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Year : 2020  |  Volume : 52  |  Issue : 4  |  Page : 249--253

Pattern of clinical research in the era of COVID-19 pandemic: A new learning experience for the present as well as future

Vidya M Mahalmani1, Ankita Semwal2, Harpinder Kaur2, Sukhmeet Kaur2, Ajay Prakash2, Bikash Medhi2,  
1 Department of Pharmacology, J.N. Medical College, Belagavi, Karnataka, India
2 Department of Pharmacology, PGIMER, Chandigarh, India

Correspondence Address:
Prof. Bikash Medhi
Department of Pharmacology, PGIMER, Chandigarh

How to cite this article:
Mahalmani VM, Semwal A, Kaur H, Kaur S, Prakash A, Medhi B. Pattern of clinical research in the era of COVID-19 pandemic: A new learning experience for the present as well as future.Indian J Pharmacol 2020;52:249-253

How to cite this URL:
Mahalmani VM, Semwal A, Kaur H, Kaur S, Prakash A, Medhi B. Pattern of clinical research in the era of COVID-19 pandemic: A new learning experience for the present as well as future. Indian J Pharmacol [serial online] 2020 [cited 2020 Oct 22 ];52:249-253
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The COVID-19 pandemic, a public health emergency, has affected 29,185,976 lives worldwide and 4,846,427 people across India.[1] It has affected day-to-day life of each and every individual (health, social, and economy). Among various sectors, biomedical and health research has also been affected by this pandemic. COVID-19 has brought with it a number of challenges in the conduct of research during this pandemic. To fight against this pandemic, the Ministry of Home Affairs announced the “Disaster Management Act” with suspension on transportations and closure of institutions, such as education, training, and coaching centers.[2]

Nevertheless, it is research that has to be given prime importance to overcome this pandemic. Further, it is to be taken into account that on-going research that is already being carried out might require some inevitable protocol deviations and novel ways to overcome the challenges.

 Recent Trend of Articles during Covid-19

At present, research can be categorized into the following categories:

New research that is associated with COVID-19On-going research not associated with COVID-19New research not associated with COVID-19.

Research review needs to be prioritized on the basis of urgency and essential steps need to be taken that will enable new research's review and carry on the on-going research after amendments are made as per the need considering social distancing norms.[3]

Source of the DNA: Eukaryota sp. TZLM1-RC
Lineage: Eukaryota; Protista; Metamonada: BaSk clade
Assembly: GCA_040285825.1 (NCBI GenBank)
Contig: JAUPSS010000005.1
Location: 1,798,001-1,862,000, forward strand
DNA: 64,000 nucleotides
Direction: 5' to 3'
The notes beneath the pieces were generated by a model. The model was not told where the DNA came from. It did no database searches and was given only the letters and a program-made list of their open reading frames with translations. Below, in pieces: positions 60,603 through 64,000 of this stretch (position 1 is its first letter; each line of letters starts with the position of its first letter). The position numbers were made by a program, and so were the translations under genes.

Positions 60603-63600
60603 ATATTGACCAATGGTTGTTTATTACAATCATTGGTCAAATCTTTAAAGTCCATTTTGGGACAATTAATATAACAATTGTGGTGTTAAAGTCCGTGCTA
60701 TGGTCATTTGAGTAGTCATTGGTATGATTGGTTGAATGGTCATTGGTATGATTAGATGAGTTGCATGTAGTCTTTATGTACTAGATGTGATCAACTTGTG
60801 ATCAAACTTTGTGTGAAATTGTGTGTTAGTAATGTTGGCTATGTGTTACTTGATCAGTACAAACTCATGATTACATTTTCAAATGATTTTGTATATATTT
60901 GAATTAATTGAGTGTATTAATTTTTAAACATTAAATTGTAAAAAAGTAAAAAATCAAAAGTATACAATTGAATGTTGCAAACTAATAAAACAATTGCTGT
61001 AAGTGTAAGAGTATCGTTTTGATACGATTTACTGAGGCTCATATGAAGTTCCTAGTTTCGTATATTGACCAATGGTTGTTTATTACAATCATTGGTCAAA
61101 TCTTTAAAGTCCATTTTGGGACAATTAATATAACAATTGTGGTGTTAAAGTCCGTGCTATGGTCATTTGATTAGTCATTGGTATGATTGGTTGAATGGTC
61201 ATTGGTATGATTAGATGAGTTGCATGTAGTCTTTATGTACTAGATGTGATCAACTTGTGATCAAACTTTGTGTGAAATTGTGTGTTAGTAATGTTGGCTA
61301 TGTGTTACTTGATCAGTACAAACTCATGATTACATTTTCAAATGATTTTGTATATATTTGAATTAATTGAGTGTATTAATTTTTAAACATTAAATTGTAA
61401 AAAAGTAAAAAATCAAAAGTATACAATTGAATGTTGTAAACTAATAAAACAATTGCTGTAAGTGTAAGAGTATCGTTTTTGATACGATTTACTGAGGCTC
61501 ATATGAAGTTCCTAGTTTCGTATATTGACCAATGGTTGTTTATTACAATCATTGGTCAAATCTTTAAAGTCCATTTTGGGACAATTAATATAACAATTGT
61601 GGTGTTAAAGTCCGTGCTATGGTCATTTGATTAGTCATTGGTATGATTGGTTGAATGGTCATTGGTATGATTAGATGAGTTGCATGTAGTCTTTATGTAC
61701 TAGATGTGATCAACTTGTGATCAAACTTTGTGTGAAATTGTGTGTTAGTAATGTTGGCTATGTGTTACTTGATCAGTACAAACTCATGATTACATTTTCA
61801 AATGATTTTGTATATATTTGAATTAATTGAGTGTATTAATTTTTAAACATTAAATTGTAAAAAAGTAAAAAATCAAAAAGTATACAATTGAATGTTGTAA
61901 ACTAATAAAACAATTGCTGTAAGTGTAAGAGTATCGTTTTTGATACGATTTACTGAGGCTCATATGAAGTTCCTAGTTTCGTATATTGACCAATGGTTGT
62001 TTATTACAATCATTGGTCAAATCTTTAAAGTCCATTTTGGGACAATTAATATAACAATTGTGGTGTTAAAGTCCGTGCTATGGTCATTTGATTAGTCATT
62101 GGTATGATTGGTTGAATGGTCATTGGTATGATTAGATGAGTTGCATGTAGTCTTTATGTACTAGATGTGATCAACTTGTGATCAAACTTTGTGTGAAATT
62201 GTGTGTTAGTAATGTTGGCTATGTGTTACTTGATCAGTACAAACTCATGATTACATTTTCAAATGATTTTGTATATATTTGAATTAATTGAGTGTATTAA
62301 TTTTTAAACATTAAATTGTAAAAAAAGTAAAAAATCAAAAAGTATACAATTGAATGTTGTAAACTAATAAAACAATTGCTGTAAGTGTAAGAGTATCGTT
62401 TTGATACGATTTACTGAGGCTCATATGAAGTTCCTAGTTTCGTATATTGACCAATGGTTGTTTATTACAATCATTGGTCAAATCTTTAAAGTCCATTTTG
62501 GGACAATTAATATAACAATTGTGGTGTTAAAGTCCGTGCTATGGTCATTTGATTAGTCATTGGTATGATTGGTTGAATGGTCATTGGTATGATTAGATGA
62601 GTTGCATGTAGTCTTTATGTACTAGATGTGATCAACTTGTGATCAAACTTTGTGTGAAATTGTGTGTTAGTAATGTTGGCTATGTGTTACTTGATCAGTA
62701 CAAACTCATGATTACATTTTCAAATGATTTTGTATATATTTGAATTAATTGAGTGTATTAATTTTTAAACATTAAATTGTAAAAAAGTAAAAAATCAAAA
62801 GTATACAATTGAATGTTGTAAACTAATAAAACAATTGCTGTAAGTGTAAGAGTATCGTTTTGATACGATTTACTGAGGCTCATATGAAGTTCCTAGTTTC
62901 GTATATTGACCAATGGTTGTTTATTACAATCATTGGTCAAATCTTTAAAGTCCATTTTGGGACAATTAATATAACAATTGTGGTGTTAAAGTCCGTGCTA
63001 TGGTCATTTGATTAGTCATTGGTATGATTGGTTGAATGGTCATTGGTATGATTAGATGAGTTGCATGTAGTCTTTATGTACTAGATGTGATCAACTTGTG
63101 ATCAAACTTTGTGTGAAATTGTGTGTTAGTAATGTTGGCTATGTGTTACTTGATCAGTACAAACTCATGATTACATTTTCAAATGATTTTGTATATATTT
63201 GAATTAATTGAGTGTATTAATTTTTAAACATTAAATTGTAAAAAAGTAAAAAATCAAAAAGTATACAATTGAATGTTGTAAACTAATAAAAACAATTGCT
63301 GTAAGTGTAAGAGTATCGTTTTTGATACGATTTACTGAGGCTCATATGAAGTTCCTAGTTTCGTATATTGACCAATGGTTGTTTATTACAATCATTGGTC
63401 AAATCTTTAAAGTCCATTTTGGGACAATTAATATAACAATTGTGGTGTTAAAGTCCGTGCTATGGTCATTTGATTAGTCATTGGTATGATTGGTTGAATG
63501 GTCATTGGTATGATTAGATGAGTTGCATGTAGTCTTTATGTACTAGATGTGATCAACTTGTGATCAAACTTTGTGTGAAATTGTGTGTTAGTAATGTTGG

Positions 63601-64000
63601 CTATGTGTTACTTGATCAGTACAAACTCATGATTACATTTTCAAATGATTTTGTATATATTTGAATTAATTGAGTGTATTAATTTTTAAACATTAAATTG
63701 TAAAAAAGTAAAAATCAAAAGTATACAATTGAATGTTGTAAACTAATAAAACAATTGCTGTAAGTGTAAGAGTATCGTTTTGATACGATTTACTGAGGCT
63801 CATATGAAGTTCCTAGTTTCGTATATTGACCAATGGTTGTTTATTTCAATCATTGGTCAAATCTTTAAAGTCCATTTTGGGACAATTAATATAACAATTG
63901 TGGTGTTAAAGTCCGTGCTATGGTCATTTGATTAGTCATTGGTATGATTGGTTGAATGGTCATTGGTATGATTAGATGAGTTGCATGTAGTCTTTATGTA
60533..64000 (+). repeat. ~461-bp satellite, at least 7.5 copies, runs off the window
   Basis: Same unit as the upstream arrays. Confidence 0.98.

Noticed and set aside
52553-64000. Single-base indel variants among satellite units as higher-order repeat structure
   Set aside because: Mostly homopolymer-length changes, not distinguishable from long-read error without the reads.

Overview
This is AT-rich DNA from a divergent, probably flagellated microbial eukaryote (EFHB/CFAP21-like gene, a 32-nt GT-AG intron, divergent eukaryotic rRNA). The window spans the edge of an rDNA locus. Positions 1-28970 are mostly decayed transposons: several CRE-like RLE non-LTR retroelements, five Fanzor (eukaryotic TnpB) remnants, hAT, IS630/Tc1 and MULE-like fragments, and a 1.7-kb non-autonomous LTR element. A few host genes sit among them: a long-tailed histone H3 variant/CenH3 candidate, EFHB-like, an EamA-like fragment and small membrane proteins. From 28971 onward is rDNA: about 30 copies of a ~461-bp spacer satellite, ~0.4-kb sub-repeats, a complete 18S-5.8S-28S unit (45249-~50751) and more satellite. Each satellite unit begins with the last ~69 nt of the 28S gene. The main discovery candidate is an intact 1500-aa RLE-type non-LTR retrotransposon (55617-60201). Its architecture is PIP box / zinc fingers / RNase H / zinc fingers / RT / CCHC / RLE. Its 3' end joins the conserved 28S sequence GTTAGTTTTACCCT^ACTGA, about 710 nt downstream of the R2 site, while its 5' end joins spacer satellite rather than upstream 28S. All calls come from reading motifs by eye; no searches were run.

The major challenges posed during the conduct of research are social distancing norms, quarantine, restrictions in travel, transportation of samples, hindrance in the production, as well as supply chain of different materials required for carrying out research, and the most challenging one is the chance of participants as well as researchers getting infected with SARS-CoV-2 virus.

Decisions regarding on-going studies

It is important to consider the influence of COVID-19 on on-going studies, recruitment, and continued participation of participants. The requirements for research studies other than COVID-19 which are on-going/near-term/have direct benefits and in case stopped can pose risk to the patients; hence, such circumstances must be wisely assessed. Such studies can either be continued, or mechanisms for continuation can be suggested. The measures that are considerable include temporary termination of study either at few clinical trial sites or at all; suspension or delaying the study or activation of sites that are yet to be initiated without any compromise of safety and wellness of participants; continuing study with restricted parameters; phone or video calls instead of physical visits; delay or cancellation of visits to make certain that visits that are too necessary are performed at sites; it may be required to take re-consent of patients who are already enrolled in an on-going study for the implementation of urgent changes; which can be accomplished through phone/video calls/oral consents accompanied by e-mail confirmation. Furthermore, restricting travel, confinement of participants, and workforce to perform visits need to be considered.[3]

Review of new non-COVID research

Research other than COVID-19 should not be affected because of COVID-19 and studies that will assess treatment for communicable diseases/chronic conditions/injuries/others can also be given consideration for review by ethical committee (EC) because these conditions also require utmost importance. EC needs to review and evaluate the negative influence that any planned study may have on safety of participants or enhance risk to them because of COVID-19 and decide whether to permit or not. It can also suggest added safety measures for the conduct of research in this emergency. The review can also be done via virtual EC meetings and ensure proper scientific and ethical review as well as satisfying quorum requirements.[3]